How to Build a Test Strategy Around Automation

When should you use manual functional testing, and when should you rely on automated testing?

As your product matures, so does your ability to move to more automated testing. In a recent webinar, Dean Vittum, Applause’s Manager of QA, and Cathy Huang, Applause Product Director, reviewed what automation should look like at each maturity stage, and how to develop an automation strategy at each stage. In other words, how testing strategy differs for a brand-new product vs. a growth product vs. a mature product.

Create a test strategy for a new product

A new product is one which is still in the early stages of maturity. There are few areas you have tested regularly, with new additions and adjustments still coming down the line. In particular, the UI is often not set in stone at this phase.

The instability of an immature product is one reason why you should not do a ton of automated testing at this stage. You need to give your product the chance to mature before introducing automated testing.

“Historically, I like to see things initially [manually] tested over a certain period of time so that you’re not wasting your time scripting something and then finding out a couple days later or a couple weeks later, or a build or two later that things have changed,” Vittum said. “In that case, you would have to go back and re-script everything.”

So if you aren’t utilizing automation for new products, what types of testing do you want to focus on?

“The test strategy that we want to cover here is that you start with exploratory testing,” Huang said. “And the reason why is because you might not have a full set of requirements that you’re working from, but you can walk through the product like a user.”

Update your testing strategy for the growth stage

As your product spends more time in the market, it enters the growth maturity stage. In this stage, your product has several areas which you have tested thoroughly and are deeply familiar with. Your product stays in this stage for some time as you iron out the details of the UI and add new features.

The growth stage presents an opportunity to expand the role of automation. Huang’s suggestion is to start with what you know. Automate those structured tests you developed in the previous maturity stage which you know you can rely on.

“Take the test cases that have shown the test of time,” Huang said, adding, ”You’re going to get more value from it, because they’re touched quite a bit. Start automating there before going to some of the edge cases.”

However, don’t forget about manual exploratory testing.

“As you mature, exploratory testing is still an important part of this (test strategy) process,” Vittum said.

As you find bugs through exploratory testing, you can take those steps for reproduction and turn it into a test case, then add it to your regression suite. “If you start to have any additional test cases you add those to your full suite, or into your regression test suite.” Vittum said.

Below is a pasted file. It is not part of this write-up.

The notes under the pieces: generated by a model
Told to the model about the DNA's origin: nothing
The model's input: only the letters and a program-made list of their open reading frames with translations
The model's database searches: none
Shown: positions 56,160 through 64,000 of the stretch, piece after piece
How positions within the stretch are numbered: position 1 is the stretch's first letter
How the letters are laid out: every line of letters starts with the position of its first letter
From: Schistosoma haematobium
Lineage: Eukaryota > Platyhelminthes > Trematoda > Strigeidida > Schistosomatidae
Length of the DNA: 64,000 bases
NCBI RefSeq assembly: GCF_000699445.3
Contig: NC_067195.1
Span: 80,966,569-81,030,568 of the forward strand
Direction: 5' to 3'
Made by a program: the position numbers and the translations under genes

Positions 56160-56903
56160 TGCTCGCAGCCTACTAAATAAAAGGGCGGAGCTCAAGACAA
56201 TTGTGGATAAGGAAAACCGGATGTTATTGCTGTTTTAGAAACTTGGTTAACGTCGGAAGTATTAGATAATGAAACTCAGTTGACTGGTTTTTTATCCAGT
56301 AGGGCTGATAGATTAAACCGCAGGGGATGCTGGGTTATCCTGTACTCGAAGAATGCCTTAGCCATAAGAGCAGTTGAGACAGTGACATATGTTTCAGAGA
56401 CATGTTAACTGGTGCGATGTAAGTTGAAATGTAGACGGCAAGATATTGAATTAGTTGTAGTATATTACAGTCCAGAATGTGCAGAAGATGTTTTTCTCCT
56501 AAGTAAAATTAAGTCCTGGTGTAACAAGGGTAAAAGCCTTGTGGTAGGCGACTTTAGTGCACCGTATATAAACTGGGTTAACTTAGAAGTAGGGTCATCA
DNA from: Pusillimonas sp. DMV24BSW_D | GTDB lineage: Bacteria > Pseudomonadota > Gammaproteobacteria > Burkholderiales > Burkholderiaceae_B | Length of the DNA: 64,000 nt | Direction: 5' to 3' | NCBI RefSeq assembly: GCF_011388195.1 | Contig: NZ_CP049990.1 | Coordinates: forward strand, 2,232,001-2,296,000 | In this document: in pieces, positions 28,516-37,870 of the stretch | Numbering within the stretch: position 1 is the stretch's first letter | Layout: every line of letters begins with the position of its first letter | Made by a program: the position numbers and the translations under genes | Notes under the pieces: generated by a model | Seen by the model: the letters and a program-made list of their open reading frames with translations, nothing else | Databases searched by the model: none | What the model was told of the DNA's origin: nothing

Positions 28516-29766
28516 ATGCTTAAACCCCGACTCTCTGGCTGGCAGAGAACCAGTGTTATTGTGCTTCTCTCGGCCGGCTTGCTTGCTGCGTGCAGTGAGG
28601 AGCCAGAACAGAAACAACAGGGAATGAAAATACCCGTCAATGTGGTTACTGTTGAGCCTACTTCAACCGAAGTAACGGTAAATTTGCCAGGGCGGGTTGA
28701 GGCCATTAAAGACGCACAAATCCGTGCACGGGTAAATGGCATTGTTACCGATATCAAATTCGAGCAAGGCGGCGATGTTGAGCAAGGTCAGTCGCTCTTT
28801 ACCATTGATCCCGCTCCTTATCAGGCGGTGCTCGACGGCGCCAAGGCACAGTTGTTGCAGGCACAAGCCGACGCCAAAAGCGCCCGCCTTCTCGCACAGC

You need to give your product the chance to mature before introducing automated testing.

Finalize automation for a mature product

Lastly, we look at a product in its final stages of maturity. This is a product which has been on the market for years, and you’ve likely put the big hurdles behind you.

“But, at the same time you may have fallen behind in your (testing) practices,” Huang says of the maturity stage. “Now is a good time to step back and see where you are missing some of your core testing strategies.” Huang suggests starting with the basics. Check on unit tests as they are likely outdated at this stage.

Once you feel confident in the balance you reach with your test suite, it is time to really ramp up automation. For a mature product, Vittum says you’re “doing really well” if you automate 40% to 50% of the testing.

How should you get started? Vittum advises, “You may want to look at what you have in place, how time consuming it might be for your manual testing, and what kind of time you could save if you were to implement an automation tool.”

Vittum adds that the team here at Applause practices what we preach by “drinking our own champagne.” While “dogfooding” isn’t always a great standalone QA practice, it can be effective as one piece of a testing strategy. When Applause is testing new builds, the team runs manual and exploratory test cycles with both our internal QA teams and the Applause Community of vetted QA testers.

“Once we have seen a historical series of successful test cycles completed, we then turn our attention and focus on the highest vulnerable areas of the application to convert into automation scripts - eliminating those long regression test cycles before releasing,” Vittum said.

To get more details on Cathy and Dean’s approach to building a testing strategy around automation, watch their webinar, Bringing Balance to Manual and Automated Testing.


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